The only complaints I’ve read amidst the thousands of positive reviews are that it starts off incredibly slow. And well, yeah. The book is a thousand pages long. I went in knowing you need time to build up the world, acclimate to the magic, meet the characters. Just know that when you’re three quarters through the book you better have a clear schedule, because you’re not putting that book down for anything. When it kicks into high gear I couldn’t contain the goosebumps from coming. Especially a scene near the end, that had me cheering, crying, laughing, almost throwing up, all at the same time. Those who have read it know what I’m talking about.

Those moments are why I read. Especially fantasy. I love grim dark and all it has to offer. But there is a time and place for epic fantasy. Sometimes I need to throw on the end of The Fellowship of the Ring. Who doesn’t get gooesbumps when Aragorn gives that speech to Legolas and Gimli? That’s why I read (and watch) fantasy. Those moments. And The Way of Kings delivers one of the all time “Goosebump Moments”.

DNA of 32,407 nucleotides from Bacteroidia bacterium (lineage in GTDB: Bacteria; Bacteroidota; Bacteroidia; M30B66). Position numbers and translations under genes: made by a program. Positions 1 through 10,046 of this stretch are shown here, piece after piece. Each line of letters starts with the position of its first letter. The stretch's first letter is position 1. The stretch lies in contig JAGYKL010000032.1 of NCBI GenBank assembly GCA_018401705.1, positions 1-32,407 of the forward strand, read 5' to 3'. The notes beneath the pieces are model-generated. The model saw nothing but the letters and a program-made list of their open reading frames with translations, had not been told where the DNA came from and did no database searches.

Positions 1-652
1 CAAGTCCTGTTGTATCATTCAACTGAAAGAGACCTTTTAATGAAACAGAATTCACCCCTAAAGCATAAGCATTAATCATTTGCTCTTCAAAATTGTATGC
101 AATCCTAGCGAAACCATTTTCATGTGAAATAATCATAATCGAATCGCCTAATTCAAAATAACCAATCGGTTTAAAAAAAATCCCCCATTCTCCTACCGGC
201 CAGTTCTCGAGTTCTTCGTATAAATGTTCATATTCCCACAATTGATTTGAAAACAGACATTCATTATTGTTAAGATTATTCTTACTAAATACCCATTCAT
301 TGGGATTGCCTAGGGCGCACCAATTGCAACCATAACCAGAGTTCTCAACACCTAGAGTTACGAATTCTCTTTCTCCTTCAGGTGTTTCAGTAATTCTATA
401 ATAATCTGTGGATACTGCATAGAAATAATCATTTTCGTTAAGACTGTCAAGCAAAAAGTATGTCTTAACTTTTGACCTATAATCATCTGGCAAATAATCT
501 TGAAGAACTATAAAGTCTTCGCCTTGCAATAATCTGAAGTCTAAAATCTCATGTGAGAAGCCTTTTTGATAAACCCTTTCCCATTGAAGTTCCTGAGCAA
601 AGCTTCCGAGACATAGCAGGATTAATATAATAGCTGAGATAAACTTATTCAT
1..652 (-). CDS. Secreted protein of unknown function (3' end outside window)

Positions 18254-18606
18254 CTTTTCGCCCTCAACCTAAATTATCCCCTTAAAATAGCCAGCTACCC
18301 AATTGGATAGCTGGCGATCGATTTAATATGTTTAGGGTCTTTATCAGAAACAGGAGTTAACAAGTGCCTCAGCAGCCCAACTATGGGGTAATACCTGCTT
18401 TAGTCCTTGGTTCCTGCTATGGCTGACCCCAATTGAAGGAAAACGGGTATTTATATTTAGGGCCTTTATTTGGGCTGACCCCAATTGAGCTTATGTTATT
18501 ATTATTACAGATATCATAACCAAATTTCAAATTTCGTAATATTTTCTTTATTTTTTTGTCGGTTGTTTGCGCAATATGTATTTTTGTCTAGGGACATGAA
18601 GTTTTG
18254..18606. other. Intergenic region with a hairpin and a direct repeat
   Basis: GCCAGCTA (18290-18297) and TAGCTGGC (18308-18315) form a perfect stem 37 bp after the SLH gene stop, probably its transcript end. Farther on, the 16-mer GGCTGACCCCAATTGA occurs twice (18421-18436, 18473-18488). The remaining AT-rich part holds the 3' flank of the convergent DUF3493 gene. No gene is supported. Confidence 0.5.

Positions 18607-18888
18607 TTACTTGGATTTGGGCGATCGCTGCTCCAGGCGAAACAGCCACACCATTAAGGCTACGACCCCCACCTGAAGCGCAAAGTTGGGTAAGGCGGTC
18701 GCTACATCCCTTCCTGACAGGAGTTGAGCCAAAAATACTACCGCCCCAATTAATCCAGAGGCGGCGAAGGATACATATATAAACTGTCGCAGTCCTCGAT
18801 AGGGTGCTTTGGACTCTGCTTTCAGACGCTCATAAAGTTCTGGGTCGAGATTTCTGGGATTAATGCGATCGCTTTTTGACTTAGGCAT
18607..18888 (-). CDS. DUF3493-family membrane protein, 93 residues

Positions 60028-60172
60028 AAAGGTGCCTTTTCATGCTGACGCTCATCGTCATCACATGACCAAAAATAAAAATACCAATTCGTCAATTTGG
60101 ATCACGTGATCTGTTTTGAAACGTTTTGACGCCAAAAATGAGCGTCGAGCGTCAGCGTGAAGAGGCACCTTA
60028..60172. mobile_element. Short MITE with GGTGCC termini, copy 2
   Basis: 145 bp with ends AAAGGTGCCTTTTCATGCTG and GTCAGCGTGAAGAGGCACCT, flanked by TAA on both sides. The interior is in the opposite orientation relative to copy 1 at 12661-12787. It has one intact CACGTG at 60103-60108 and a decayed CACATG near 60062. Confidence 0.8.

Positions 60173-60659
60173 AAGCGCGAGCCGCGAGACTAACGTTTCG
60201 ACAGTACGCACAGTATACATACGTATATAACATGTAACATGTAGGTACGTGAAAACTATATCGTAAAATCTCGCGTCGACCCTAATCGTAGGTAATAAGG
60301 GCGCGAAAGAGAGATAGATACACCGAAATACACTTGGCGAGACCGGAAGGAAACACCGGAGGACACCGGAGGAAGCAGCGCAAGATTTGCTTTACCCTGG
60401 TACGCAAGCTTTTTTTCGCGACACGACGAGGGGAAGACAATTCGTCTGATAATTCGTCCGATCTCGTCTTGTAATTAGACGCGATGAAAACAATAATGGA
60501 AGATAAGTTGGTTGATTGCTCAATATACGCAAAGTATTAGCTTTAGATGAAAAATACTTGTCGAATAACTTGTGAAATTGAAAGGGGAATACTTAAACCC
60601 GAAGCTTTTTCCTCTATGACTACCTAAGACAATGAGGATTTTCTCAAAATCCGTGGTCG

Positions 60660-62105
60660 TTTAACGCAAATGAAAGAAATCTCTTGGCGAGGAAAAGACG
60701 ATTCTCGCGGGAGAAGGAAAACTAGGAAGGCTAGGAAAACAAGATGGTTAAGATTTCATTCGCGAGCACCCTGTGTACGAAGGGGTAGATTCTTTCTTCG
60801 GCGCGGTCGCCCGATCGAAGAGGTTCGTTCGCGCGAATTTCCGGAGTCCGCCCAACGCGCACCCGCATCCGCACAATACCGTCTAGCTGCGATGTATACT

I have a signed copy of Words of Radiance sitting in my room. It will be read. But I’m going to give it time. When I’ve read a great book I like to let it settle in for a while. This was the beginning of the journey that is The Stormlight Archives. And as they say, Journey Before Destination.